To say that New York City is the place to eat pizza is like saying New Orleans is the place to celebrate Mardi Gras — it simply goes without saying. But the pie that made New York famous for isn’t what it once was. Pizza lovers and pizzaioli (the men who make pizza) have moved away from the single slice and towards artisan interpretations that are served by the pie — as any good Italian would tell you they should be. These stellar pizzas are made with Caputo flour, baked in ovens schlepped over from Italy and topped with house-made mozzarella.
Kosher pizza lovers have sadly been left out of this almost entirely. Sure there’s good kosher pizza. But authentic Neapolitan kosher pizza? Sorry, but it just doesn’t exist. Hopefully, that will change on Monday with the opening of Pizza Da Solo, the newest restaurant in the Prime Empire. The tiny midtown takeout shop will be headed up by master pizzaioli Giulio Adriani. The owner and chef of noted pizzeria spot Forcella, Adriani started his career at 13 in Naples and has gone on to be certified as a Neapolitan Pizza Master by two Italian culinary associations.
The pies at Pizza Da Solo will be made in traditional Neapolitan style, meaning the dough will be flash-fried, topped and then finished in an 1000 degree wood burning oven from Naples. (The shop’s pizza makers spent a year working under Adriani at Forcella to learn the technique.) The 10-inch personal pies will come in traditional interpretations like the Margherita and modern takes like breakfast pizzas — think egg topped pies and one with smoked salmon — as well as dessert pizzas spread with Nutella a la Max Brenner.
But how did my family get so lucky that we are able to avoid this (great?) American pastime? And what will we be doing if not carving a twenty-pound bird and screaming at each other?
For as long as I have been conscious of Thanksgiving, my family has been making turkey-shaped pizza on the fourth Thursday of November. Apparently, there were some in my family who did not love the taste of turkey. So rather than deny the iconic status of this New World bird, my mother decided that a pizza created in its image would suffice (and ensure that her children could relate to American culture).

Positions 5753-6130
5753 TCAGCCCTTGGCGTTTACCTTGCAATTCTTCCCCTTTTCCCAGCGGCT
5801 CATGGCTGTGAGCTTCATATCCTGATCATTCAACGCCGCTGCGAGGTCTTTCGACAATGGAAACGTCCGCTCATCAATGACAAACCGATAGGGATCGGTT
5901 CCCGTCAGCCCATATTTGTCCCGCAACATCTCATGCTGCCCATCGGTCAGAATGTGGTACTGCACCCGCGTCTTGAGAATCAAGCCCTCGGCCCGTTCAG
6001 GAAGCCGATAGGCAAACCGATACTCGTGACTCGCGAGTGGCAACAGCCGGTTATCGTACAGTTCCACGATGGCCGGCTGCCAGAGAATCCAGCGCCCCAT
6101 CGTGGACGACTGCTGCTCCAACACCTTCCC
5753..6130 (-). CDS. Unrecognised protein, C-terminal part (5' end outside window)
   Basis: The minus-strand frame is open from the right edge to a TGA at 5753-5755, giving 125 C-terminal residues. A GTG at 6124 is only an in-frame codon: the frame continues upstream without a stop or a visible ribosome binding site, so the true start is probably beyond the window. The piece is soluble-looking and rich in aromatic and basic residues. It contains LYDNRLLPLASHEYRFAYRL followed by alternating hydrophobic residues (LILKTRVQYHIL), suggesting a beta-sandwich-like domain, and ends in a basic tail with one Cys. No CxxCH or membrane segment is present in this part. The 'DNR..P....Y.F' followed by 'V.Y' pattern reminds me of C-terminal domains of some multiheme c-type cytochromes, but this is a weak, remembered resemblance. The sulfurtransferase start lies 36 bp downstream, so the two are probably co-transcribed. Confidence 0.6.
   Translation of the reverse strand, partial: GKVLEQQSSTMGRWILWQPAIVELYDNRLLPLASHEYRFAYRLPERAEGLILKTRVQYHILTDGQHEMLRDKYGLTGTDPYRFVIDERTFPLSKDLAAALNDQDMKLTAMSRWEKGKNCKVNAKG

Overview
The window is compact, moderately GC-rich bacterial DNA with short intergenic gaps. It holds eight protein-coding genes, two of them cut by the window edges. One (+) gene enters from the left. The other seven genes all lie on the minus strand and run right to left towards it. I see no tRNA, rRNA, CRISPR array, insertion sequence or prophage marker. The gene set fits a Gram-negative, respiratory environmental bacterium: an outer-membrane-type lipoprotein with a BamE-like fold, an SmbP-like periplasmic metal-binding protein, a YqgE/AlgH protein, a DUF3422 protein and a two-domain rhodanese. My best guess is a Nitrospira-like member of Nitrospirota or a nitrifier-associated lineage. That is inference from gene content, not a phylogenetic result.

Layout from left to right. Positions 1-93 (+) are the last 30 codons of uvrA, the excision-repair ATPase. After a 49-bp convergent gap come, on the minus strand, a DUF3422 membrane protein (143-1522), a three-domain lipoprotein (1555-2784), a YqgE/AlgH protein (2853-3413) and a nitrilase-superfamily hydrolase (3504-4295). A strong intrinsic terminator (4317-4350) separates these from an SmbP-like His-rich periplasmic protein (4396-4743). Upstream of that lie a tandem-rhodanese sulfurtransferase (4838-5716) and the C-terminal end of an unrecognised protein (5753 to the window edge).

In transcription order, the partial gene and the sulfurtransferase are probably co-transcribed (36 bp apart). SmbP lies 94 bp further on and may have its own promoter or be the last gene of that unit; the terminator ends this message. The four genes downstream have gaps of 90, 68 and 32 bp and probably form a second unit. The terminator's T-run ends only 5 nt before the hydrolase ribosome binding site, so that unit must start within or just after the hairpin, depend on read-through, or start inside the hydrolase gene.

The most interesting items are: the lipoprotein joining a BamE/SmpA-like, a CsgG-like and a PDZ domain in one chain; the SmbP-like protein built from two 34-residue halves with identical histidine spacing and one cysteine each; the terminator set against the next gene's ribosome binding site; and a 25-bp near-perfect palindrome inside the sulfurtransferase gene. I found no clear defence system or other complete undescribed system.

While a number of Jewish foods — the deli sandwich, matzo ball soup and even challah French toast — have woven their way into menu of modern American cuisine, Jews have no real claim to perhaps the most popular and beloved food in America, pizza. Yet it’s a staple of the American Jewish diet. In smaller Jewish communities with few kosher restaurants, pizza is often one of the few foods kashrut-observant families can enjoy outside of their home.
Pizza of course has its roots in Italy. But, there are also countless of other iterations around the globe. The formula: flatbread + toppings + heat = delicious dinner, is readily adaptable. Turkish cuisine, for example, has two traditional variations, lahmacun which is made with spiced lamb and tomatoes and pide which is formed into a long tipped oval and topped with a mixture of tomatoes, lamb and eggs. Other cuisines have invented pizza-like dishes in recent years. “Maybe it’s just another unpredictable result of globalization, but previously pizza-less countries have developed their own distinct creations,” Mike Clements explains in the LA Times.